This school year, the Dallas Independent School District is piloting a program to ensure more than 3,000 special education students travel on the right bus to the right location, every time.
The new Dallas Pass, also known as D-Pass for short, program is specifically geared toward students with disabilities who receive transportation services via special education bus routes. Each student is provided a specially designed electronic card that will be scanned by a card reader as they enter or exit the school bus. That data will be maintained by the district’s transportation provider, Dallas County Schools, and accessed to verify that students are on the right bus route.
“Student safety is a top priority for Dallas ISD,” said Wanda Paul, Dallas ISD chief operating officer. “And this pilot program will help us determine how we can make our transportation program safer not only for special education students, but eventually all students in general.”
The D-Pass cards, distributed to students in September, are based on widely used Radio Frequency Identification (RFID) technology. A special electronic code that identifies the user is embedded on a chip in the card. When the card comes within close proximity to a scanner aligned with the card, the information on the card’s whereabouts is transmitted to a computer database.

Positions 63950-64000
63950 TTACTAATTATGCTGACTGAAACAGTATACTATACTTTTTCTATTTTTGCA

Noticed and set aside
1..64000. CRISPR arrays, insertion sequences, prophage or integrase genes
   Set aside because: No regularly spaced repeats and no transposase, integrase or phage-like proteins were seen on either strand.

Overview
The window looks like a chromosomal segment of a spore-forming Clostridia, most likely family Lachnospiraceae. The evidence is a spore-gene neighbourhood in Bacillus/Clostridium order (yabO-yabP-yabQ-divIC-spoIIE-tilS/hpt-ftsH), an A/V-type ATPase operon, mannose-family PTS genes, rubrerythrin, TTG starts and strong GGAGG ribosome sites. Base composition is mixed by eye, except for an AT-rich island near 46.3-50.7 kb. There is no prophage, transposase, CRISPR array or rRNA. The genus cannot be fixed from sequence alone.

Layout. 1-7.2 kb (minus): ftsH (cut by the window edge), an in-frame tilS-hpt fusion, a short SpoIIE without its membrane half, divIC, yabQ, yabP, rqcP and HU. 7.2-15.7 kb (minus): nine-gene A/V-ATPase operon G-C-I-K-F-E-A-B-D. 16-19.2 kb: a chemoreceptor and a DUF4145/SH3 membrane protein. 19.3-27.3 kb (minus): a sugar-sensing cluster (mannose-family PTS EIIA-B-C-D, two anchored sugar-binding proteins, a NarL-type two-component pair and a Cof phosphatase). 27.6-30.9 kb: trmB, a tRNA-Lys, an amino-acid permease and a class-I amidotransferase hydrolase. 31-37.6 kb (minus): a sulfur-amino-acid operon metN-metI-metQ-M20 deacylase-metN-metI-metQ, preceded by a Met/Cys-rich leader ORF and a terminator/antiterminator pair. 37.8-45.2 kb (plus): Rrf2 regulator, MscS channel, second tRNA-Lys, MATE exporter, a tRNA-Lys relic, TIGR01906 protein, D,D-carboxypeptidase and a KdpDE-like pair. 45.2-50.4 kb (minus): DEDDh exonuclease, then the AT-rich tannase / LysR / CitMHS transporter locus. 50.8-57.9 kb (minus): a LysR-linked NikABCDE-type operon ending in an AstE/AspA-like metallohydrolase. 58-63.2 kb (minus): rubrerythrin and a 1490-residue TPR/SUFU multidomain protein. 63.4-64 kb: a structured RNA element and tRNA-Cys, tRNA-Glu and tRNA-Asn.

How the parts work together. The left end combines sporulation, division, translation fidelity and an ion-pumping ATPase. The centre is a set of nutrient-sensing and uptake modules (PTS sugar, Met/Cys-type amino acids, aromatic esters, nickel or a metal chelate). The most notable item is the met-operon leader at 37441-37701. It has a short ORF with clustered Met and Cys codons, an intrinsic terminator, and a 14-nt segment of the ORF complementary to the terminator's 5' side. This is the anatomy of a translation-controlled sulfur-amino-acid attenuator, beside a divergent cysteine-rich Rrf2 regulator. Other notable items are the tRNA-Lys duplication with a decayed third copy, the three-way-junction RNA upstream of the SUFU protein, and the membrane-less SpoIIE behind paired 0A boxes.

For Dallas ISD special education students, this technology will not be used to actively track students. However, it will help to make sure students are riding the assigned bus, and to locate them if that doesn’t occur.
“We have no interest in tracking where individual students go every day but we want a way to pinpoint that our students are safe at all times,” Paul said. “That certainty will help both students and families.”
Dallas ISD has provided a list of answers to frequently asked questions to those involved in the pilot program. If successful, the program could be expanded to all Dallas ISD students who receive transportation services.